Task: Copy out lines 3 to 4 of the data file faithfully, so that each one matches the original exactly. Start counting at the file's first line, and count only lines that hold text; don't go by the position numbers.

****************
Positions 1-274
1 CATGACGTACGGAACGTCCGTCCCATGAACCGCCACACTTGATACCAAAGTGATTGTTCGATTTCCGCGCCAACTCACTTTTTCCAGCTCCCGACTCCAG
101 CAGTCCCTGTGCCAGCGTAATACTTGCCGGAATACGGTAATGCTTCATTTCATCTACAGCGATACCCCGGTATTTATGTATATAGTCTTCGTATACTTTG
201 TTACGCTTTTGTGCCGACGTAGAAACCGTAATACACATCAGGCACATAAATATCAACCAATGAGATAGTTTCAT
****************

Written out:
101 CAGTCCCTGTGCCAGCGTAATACTTGCCGGAATACGGTAATGCTTCATTTCATCTACAGCGATACCCCGGTATTTATGTATATAGTCTTCGTATACTTTG
201 TTACGCTTTTGTGCCGACGTAGAAACCGTAATACACATCAGGCACATAAATATCAACCAATGAGATAGTTTCAT